Finally, there's yet another issue with the functionality of HTC's sensor - it doesn't work in any other screen but the lockscreen. So you can, for example, have it set to start the camera when you swipe your middle finger through it, but as long as you aren't in the lockscreen of the phone - it simply won't do anything. Which is... weird? One reason why it might have been disabled in other places but the lockscreen is to save battery. Having it always ready to read your fingerprint might cause it to draw too much power over time, but whatever the reason - it simply makes the usability of the sensor extremely low.

iPhone 5s and its fingerprint sensor

iPhone 5s and its fingerprint sensor

And there you have it - HTC has perfectly illustrated why other companies which have previously tried to incorporate fingerprint sensor technology into their phones have ultimately failed to achieve anything big. At the end of the day, we can imagine that only those users who absolutely need to have such type of security on their mobile device are going to use the One max's fingerprint sensor - and they sure aren't going to have the time of their life doing so.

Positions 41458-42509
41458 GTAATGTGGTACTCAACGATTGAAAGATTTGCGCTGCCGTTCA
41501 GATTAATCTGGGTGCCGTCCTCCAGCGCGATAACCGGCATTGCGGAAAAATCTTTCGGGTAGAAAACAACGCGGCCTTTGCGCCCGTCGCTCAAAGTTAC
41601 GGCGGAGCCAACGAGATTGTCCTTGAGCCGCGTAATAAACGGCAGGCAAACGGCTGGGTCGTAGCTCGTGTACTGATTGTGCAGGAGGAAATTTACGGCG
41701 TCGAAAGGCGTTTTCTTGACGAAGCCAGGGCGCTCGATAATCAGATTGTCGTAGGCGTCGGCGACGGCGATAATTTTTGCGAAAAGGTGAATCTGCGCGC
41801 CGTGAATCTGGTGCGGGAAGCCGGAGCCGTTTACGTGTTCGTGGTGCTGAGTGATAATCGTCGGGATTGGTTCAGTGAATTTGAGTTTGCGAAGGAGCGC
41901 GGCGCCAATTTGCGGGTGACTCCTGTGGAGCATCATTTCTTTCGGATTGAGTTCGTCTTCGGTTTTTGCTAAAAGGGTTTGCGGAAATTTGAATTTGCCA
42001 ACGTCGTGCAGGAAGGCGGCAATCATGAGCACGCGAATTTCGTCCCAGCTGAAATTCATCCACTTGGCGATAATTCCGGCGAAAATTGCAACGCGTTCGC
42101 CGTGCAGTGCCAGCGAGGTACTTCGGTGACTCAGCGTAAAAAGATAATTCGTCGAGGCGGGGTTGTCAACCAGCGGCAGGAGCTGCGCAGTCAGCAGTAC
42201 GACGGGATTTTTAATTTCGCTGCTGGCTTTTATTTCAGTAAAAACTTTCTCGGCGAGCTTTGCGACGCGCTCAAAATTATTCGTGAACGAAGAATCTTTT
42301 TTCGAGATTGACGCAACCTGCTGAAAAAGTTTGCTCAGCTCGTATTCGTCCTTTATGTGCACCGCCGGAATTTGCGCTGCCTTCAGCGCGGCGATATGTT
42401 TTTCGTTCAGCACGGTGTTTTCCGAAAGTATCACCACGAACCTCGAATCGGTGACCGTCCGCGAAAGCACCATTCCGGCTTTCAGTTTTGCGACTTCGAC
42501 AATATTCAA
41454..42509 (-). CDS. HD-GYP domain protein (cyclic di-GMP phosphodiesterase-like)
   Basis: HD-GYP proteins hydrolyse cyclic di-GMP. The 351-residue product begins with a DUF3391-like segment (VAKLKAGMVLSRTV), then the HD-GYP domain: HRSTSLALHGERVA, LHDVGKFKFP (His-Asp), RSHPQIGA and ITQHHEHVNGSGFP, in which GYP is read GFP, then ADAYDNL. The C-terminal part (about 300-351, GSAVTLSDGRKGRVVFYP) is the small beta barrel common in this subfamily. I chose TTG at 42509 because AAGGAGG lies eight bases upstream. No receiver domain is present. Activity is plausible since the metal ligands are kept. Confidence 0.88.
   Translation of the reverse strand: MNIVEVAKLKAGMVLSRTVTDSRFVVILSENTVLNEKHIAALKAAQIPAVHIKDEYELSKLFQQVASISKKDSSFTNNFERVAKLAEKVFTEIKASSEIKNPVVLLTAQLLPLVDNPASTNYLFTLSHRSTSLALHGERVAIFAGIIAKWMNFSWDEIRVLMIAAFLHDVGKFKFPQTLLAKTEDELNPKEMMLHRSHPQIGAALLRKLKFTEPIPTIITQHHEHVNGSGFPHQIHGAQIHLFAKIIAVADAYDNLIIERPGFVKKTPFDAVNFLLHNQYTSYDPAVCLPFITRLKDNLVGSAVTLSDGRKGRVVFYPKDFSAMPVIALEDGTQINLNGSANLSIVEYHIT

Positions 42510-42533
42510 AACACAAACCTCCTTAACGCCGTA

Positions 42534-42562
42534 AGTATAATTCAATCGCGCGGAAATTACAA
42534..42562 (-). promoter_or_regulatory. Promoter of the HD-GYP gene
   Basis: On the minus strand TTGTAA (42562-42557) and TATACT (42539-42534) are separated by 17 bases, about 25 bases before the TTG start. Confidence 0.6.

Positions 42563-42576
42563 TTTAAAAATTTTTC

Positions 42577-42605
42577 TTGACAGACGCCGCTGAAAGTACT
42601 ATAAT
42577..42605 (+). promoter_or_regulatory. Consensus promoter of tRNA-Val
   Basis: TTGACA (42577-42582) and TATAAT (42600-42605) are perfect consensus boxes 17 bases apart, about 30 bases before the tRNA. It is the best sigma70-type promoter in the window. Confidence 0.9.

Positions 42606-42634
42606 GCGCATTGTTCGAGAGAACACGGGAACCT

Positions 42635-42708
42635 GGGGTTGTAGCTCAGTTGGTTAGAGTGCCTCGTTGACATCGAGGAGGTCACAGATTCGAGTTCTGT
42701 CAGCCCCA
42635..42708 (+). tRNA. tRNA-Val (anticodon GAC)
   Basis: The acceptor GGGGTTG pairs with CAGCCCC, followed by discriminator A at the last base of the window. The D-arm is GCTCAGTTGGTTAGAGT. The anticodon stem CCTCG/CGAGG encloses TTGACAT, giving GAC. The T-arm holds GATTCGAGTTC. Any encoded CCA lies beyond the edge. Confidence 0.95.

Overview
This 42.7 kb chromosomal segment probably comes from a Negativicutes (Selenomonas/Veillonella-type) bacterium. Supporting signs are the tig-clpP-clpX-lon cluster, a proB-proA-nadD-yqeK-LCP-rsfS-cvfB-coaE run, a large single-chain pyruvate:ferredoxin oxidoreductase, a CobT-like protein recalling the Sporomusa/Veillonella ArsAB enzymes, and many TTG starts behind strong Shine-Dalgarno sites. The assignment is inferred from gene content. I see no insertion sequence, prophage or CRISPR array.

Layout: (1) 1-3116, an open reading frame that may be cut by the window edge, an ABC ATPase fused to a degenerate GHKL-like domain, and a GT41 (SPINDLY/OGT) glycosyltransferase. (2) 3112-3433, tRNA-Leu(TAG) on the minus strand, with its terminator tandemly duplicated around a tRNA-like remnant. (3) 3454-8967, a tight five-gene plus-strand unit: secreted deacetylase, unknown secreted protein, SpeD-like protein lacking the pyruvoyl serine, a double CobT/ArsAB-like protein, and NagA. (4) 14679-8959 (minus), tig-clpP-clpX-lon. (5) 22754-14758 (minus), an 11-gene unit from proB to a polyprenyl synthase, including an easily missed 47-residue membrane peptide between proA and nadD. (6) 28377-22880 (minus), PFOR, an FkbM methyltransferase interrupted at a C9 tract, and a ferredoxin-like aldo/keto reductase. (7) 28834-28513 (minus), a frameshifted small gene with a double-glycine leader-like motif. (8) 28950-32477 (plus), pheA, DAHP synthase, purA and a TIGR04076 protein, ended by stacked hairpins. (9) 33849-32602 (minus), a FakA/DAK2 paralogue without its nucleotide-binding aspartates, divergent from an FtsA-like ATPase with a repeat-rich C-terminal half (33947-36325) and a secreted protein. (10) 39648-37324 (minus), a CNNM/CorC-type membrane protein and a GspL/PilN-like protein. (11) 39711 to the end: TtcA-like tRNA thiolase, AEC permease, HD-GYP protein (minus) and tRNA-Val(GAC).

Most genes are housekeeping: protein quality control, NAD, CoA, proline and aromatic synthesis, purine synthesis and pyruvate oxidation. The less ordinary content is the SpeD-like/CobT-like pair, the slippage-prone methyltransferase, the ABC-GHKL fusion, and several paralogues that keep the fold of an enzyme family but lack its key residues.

It's still early to say if fingerprint sensors will really take off, but if anything, Apple has shown that they can be both useful and easy to use. Would you like to see the fingerprint sensor become a standard weapon in the arsenal of Android phones? Sound off in the comments below!

56 Comments
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posted on 28 Oct 2013, 11:01 21

1. NexusPhan (Posts: 625; Member since: 11 Jul 2013)


I don't use passwords or lockscreens. Never have and never will. If I misplace my phone I'll just remote lock it from the Android device manager. No need for passwords or lockscreens at all. For me, fingerprint readers are complete gimmicks.

posted on 28 Oct 2013, 11:14 20

4. asulect (Posts: 131; Member since: 27 Aug 2012)


Problem with that is, by the time you get to your android device manager, the person who found your phone already had enough turned off your cell radio and get whatever off your phone.